New Zealand’s Endangered Dolphins Slide Toward Extinction

Adult and juvenile Maui dolphins seen during a survey, west coast of the North Island between Kaipara Harbor and New Plymouth, 2009-2010 (Photo courtesy NZ Dept. Conservation)


WELLINGTON, New Zealand, November 26, 2013 (ENS) – The New Zealand government Monday announced protections for Maui’s dolphins but the Green Party warned that these measures will not stop their slide into extinction. Just 55 adult Maui’s dolphins still exist. Found only in New Zealand waters and classed as Critically Endangered, the world’s smallest and rarest dolphin species is barely clinging to survival.

“New Zealanders who love and want to protect our endangered Maui’s dolphins will be dismayed at the inadequate protections the government announced today,” said Green Party oceans spokesperson Gareth Hughes.

“The National Government is recklessly risking the extinction of the Maui’s dolphin,” Hughes said. “The government’s measures will still allow deadly fishing methods to be used in areas of Maui’s dolphin habitat.”

Maui's dolphin range map
Range of the Maui’s dolphin is marked in blue, with the area covered by the net ban in red. (Map courtesy Wikipedia)

The National Government announced it will make permanent the interim set net protection measures put in place in September. The measures regulate fishing nets along the Taranaki coast, a stretch of the North Island’s west coast.

In addition, the government will ban the use of set nets from between two and seven nautical miles from the coast between Pariokariwa Point and the Waiwhakaiho River, also on the Taranaki coast.

“Our greatest concern is for the Critically Endangered Maui’s dolphin,” said Conservation Minister Dr. Nick Smith. “The greatest threat to the Maui’s dolphin is set-netting, with two confirmed and three likely deaths since 2000.”

“I am proceeding with my September proposal to extend the set net fishing ban by 350 square kilometers from Pariokariwa Point and Waiwhakaiho River in Taranaki and between two and seven nautical miles offshore,” Smith said.

“Ninety-five percent of the threat to Maui’s dolphin is from fishing, but the new plan also includes additional non-fishing protections,” he said.

A mandatory code of conduct will apply to any seismic survey work in all New Zealand fisheries waters. Another code of conduct will be developed for the inshore boat racing industry to limit the risk of vessel strikes, Smith said.

Primary Industries Minister Nathan Guy said his ministry will fund $400,000 per year for the ongoing cost of independent observers to ensure these measures are obeyed.

“The plan also includes the establishment of a Maui’s dolphin Research Advisory Group to undertake research and work with stakeholders to maintain ongoing cooperation to ensure the survival of the Maui’s dolphin,” Guy said.

Adult and juvenile Maui dolphins seen during a survey off the west coast of the North Island between Kaipara Harbor and New Plymouth, 2009-2010 (Photo courtesy NZ Dept. Conservation)

Maui’s dolphin is the North Island sub-species of the Hector’s dolphin, which is also covered by the government’s new Threat Management Plan.

“We are hugely encouraged by the latest population estimates for Hector’s dolphins on the East Coast of the South Island which has seen their estimated population increase from 1,800 to approximately 9,000,” said ministers Smith and Guy on Monday.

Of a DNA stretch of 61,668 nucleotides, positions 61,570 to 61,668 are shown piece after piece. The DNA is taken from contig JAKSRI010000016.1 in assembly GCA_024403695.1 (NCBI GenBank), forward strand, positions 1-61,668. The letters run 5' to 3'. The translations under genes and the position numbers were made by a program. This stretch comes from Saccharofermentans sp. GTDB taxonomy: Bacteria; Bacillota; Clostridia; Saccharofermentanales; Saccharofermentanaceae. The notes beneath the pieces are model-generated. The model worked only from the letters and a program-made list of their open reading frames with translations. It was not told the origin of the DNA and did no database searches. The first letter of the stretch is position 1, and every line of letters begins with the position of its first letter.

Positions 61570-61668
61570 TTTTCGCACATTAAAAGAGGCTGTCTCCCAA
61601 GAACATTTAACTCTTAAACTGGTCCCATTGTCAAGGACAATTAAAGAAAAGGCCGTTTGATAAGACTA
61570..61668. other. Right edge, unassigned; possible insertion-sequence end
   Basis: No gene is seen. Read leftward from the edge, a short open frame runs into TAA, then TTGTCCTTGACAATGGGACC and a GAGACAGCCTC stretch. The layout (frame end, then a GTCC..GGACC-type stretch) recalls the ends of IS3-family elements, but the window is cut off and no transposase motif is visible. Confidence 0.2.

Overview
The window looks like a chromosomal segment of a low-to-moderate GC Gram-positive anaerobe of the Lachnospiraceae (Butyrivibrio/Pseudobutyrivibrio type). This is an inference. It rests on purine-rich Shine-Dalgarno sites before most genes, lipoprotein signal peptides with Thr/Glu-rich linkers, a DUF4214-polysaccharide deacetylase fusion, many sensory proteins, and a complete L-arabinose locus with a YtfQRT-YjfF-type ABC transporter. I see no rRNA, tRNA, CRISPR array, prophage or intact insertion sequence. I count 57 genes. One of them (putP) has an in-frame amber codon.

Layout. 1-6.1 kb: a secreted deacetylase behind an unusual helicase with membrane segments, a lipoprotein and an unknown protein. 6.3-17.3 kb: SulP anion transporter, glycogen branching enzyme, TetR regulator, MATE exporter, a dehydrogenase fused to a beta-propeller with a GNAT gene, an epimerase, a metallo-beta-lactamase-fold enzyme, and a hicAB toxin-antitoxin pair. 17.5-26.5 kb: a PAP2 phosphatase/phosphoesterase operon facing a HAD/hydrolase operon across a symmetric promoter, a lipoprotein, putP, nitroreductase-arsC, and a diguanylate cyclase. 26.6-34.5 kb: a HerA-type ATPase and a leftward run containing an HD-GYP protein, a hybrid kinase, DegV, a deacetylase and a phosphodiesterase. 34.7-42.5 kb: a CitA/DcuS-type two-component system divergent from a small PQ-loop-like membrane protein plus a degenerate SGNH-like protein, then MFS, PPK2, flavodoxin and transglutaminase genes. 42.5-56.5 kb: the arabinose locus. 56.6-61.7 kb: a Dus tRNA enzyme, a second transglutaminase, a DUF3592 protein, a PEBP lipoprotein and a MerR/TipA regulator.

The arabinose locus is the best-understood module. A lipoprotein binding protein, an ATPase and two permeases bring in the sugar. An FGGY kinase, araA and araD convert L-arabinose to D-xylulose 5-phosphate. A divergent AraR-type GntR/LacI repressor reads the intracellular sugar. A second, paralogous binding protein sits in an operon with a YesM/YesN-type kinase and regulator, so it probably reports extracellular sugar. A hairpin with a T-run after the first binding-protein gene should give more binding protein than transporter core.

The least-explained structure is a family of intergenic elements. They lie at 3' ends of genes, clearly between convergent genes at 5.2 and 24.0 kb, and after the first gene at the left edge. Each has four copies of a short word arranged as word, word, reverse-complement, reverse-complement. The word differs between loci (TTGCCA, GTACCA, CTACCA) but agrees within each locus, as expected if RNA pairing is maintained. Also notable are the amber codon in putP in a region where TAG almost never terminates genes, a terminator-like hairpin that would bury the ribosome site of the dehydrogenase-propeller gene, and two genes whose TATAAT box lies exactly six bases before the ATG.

The increase population estimates of Hector’s dolphins arises from an aerial survey last summer which recorded a population range of between 6,300 and 13,100. A winter survey found between 5,200 and 10,600 Hector’s dolphins.

“This positive information confirms the value of our research and will help us to make better informed decisions, said the ministers. “It also makes us more optimistic that we can ensure these amazing creatures survive for future generations.”

But the Greens are not persuaded that the new measures will safeguard dolphins. “The government is still allowing the use of deadly trawl nets and set nets within parts of the West Coast North Island marine mammal sanctuary where dolphins could swim,” said Hughes.

“The government should listen to the scientific consensus that gillnet and trawl fisheries need to be closed in all areas where Maui’s dolphins live, out to the 100 metre depth contour,” he said. “We can’t afford to kill even one more Maui’s dolphin.”

The International Whaling Commission’s 2012 Scientific Committee, the International Union for the Conservation of Nature, and the Society for Marine Mammology, with its 2,000 scientists, have called for all areas where these dolphins are found to be closed to gillnets and trawl nets out to the 100 metre depth contour.

Another threat to the Maui’s dolphins comes as Texas oil giant Anadarko begins exploratory drilling in the Taranaki and Canterbury basins over the next few months.

A deep-sea oil spill could devastate some of New Zealand’s favorite beaches, with the effects stretching as far as the International Date Line, suggests new computer modeling commissioned by Greenpeace New Zealand.

Greenpeace NZ asked scientists to make detailed estimates of how far an oil slick could stretch based on wind, tide and sea currents.

Dumpark ocean modeller Laurent Lebreton said, “In the North Island scenario, a deep-sea blowout will probably have dramatic consequences for the entire western coastline and harbors from Taranaki’s Cape Egmont to Opononi in Northland – including Auckland’s west coast beaches.”

A lack of New Zealand-based equipment means it could take about 76 days to stem the flow, Greenpeace warns.

The modelling results and Greenpeace warnings have been dismissed by the government and the oil exploration industry

Copyright Environment News Service (ENS) 2013. All rights reserved.


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